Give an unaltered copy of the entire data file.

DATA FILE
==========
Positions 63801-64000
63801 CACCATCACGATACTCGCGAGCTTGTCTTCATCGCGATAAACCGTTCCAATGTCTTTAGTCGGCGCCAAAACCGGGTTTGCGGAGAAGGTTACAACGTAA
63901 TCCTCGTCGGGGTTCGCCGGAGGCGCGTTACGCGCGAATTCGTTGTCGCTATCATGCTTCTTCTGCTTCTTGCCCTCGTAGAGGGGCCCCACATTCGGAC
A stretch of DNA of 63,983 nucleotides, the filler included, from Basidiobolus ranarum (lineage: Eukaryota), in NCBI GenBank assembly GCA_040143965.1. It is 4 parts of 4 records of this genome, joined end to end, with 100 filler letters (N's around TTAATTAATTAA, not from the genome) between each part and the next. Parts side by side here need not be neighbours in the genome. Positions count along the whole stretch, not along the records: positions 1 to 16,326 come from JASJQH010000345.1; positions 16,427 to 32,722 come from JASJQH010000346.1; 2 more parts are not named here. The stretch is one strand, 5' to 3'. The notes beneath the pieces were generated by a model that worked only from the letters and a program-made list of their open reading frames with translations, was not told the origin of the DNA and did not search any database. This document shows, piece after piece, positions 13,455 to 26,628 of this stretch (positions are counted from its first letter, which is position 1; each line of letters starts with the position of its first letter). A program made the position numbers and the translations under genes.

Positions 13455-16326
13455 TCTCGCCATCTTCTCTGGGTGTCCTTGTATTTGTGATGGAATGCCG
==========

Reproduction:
Positions 63801-64000
63801 CACCATCACGATACTCGCGAGCTTGTCTTCATCGCGATAAACCGTTCCAATGTCTTTAGTCGGCGCCAAAACCGGGTTTGCGGAGAAGGTTACAACGTAA
63901 TCCTCGTCGGGGTTCGCCGGAGGCGCGTTACGCGCGAATTCGTTGTCGCTATCATGCTTCTTCTGCTTCTTGCCCTCGTAGAGGGGCCCCACATTCGGAC
A stretch of DNA of 63,983 nucleotides, the filler included, from Basidiobolus ranarum (lineage: Eukaryota), in NCBI GenBank assembly GCA_040143965.1. It is 4 parts of 4 records of this genome, joined end to end, with 100 filler letters (N's around TTAATTAATTAA, not from the genome) between each part and the next. Parts side by side here need not be neighbours in the genome. Positions count along the whole stretch, not along the records: positions 1 to 16,326 come from JASJQH010000345.1; positions 16,427 to 32,722 come from JASJQH010000346.1; 2 more parts are not named here. The stretch is one strand, 5' to 3'. The notes beneath the pieces were generated by a model that worked only from the letters and a program-made list of their open reading frames with translations, was not told the origin of the DNA and did not search any database. This document shows, piece after piece, positions 13,455 to 26,628 of this stretch (positions are counted from its first letter, which is position 1; each line of letters starts with the position of its first letter). A program made the position numbers and the translations under genes.

Positions 13455-16326
13455 TCTCGCCATCTTCTCTGGGTGTCCTTGTATTTGTGATGGAATGCCG